Tuesday, December 31, 2013
This case is fodder for Nancy Kim's work on wrap contracts.
In 2008, Donovan Lee purchased an Internet background check and report from a company called Intelius. Lee confirmed this purchase when he clicked "yes" on Itelius's webpage, where its name was the only company name to appear. In fine print on that page, he was informed that by clicking yes and looking at the report he was seeking he was also agreeing to a seven-day free trial of a "Family Safety Report" for which he would be billed $19.95/month after the seven-day trial lapsed. Lee noticed the monthly charges, from a company called Adaptive Marketing, after the company had been charging his credit card $19.95 for about a year. Lee and other named plaintiffs brought a state-law class action against Intelius, which impleaded Adaptive Marketing as a third-party defendant.
Claiming that Lee had agreed to arbitrate any claims he would have against Adaptive Marketing when he clicked "agree" on Intelius's website, Adaptive Marketing moved to compel arbitration. The District Court denied that motion, and on December 1th, the Ninth Circuit affirmed in Lee v. Intelius, Inc.
The Court's description of the Intelius webpage's architecture is quite elaborate. It seems that Lee was lured into his trial membership with Adaptive Marketing when he took a two-question survey in return for $10 cash back (which he claims he never received) should he try "Family Safety Report." After taking the survey, it appears that Lee had the option of just seeing the background check that he was interested in or also getting the Family Safety Report on terms provided through another link. The "yes" button was large and orange. The "no" button was smaller and featured a smaller font. Lee testified that he did not read the text of the smaller button, as his eye was drawn to the large orange button. He also did not read Intelius's terms and conditions, which included an arbitration clause.
The District Court found that Lee had entered into a contract with Adaptive Marketing to purchase the Family Safety Report but had not entered into a arbitration agreement with that company. The Ninth Circuit, applying Washington state law, found that Lee had entered into no contract with Adaptive Marketing, and therefore had no arbitration agreement with the company.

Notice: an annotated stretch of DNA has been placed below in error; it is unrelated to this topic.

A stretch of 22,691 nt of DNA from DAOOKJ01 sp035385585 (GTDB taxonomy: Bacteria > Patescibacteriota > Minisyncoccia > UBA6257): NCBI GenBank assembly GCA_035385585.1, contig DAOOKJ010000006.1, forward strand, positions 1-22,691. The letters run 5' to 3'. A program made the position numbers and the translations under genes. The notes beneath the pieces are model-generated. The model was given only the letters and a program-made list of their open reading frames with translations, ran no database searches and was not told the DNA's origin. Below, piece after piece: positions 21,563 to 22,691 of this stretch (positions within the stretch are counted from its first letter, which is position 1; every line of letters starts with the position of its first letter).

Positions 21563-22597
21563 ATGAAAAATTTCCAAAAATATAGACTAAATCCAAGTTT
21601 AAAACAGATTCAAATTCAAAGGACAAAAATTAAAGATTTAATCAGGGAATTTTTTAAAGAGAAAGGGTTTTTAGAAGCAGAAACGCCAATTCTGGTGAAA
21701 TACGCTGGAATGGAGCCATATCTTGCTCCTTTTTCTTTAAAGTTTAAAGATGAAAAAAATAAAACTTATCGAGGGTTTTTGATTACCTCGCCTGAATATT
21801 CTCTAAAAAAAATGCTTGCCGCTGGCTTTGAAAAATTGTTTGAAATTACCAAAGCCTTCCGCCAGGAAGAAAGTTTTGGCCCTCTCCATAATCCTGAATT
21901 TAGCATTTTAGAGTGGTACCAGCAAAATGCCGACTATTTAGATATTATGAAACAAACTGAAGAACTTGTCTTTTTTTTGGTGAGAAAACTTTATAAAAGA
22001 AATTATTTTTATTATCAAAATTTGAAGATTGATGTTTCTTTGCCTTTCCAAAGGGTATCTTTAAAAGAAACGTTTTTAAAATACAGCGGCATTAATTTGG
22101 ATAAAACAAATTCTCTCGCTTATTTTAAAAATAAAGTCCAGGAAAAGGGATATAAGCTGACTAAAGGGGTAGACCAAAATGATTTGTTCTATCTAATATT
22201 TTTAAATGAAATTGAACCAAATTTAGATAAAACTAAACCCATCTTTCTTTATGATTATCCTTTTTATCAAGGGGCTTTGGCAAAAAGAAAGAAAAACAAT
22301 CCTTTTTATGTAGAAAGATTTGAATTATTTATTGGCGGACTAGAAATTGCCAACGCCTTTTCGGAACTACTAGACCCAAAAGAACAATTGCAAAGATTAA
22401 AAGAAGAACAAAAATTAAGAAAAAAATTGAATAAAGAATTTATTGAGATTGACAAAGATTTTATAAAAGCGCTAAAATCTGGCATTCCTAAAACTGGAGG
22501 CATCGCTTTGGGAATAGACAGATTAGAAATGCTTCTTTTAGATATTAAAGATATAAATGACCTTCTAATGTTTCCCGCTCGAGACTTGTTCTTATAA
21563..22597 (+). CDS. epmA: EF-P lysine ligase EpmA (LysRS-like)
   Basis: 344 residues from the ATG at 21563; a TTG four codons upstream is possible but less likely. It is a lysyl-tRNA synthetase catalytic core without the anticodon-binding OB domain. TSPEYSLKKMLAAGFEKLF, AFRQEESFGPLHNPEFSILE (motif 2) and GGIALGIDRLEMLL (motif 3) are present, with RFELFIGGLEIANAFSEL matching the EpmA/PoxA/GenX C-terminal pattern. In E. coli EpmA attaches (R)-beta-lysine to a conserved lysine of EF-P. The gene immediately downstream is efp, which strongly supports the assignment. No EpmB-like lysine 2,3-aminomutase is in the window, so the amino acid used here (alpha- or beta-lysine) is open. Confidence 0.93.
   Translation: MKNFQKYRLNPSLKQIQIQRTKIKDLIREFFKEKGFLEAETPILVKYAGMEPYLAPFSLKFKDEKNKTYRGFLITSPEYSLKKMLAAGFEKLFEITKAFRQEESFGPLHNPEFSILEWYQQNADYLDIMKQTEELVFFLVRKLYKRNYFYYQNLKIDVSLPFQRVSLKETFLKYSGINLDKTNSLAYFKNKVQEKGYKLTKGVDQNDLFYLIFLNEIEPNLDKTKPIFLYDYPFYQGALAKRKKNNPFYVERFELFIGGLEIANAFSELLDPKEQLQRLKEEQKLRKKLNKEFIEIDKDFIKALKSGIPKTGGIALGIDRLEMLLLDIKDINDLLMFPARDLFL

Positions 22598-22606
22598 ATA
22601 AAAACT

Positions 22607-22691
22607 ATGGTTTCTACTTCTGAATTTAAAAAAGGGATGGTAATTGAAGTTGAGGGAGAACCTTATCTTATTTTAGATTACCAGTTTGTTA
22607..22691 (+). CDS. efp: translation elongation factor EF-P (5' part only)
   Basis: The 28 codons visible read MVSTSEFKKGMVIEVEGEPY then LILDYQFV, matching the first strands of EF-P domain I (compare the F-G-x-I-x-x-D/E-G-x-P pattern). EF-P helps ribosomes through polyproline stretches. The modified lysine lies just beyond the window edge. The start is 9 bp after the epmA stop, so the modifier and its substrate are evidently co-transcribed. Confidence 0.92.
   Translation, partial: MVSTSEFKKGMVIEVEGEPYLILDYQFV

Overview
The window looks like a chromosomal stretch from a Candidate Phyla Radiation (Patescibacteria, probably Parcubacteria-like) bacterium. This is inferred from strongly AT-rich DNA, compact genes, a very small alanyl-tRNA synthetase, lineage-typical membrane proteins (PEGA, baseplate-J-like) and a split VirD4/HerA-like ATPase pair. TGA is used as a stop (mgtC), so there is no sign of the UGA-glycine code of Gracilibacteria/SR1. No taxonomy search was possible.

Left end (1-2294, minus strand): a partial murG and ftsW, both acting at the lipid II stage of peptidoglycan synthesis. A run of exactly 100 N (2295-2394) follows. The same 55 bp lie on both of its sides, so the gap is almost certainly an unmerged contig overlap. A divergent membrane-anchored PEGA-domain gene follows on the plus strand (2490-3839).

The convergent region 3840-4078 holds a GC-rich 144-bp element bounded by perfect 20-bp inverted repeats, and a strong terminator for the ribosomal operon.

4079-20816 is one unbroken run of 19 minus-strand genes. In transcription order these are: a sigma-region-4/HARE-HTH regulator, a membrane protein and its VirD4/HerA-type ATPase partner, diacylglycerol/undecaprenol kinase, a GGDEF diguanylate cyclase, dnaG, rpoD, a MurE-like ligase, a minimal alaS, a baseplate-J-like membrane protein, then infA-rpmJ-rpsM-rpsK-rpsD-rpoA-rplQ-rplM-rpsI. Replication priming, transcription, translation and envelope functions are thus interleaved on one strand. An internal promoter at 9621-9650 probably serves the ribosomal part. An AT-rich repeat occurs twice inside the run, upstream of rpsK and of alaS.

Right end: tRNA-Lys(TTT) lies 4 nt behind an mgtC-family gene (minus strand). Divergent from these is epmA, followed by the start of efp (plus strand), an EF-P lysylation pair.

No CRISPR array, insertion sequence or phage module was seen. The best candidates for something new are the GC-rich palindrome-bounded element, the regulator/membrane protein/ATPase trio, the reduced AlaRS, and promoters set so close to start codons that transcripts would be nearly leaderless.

The Ninth Circuit found no contract because it concluded that Intelius's webpage was "designed to deceive" Lee and others like him. While a careful consumer would have read the entire webpage, the District Court had noted, Lee's conduct was not careful but also not unreasonable:
A less careful, but not unreasonable, consumer could conclude that providing Intelius with his email address and clicking the big [orange] “YES” button would reveal the report he had been trying to get for an undisclosed number of screens. Because the consumer never selects an additional product or service and is not asked for his account information, he could reasonably believe, based on his past experiences with internet transactions, that there would be no unpleasant surprises on his credit/debit account.
On this basis, the Ninth Circuit expressed skepticism regarding whether Lee had made an objective manifestation of consent to a contract with Adaptive Marketing. But because that issue was uncertain, the Ninth Circuit ruled on other grounds. Washington law requires that the "essential elements" of a contract be set forth in writing. Identification of the parties to an agreement is one such essential element, and it was lacking in this instance, since Adaptive Marketing's name did not appear. Even a cautious consumer would have thought she was contracting with Intelius.
In addition, the Ninth Circuit agreed with the District Court that even if there were a contract between Lee and Adaptive Marketing, there was no agreement to arbitrate. As the District Court put it:
The Ninth Circuit agreed.
The Court noted as an aside that the federal government prohibited the so-called "data pass" method employed on Intelius's website in the 2010 Restore Online Shoppers' Confidence Act (ROSCA).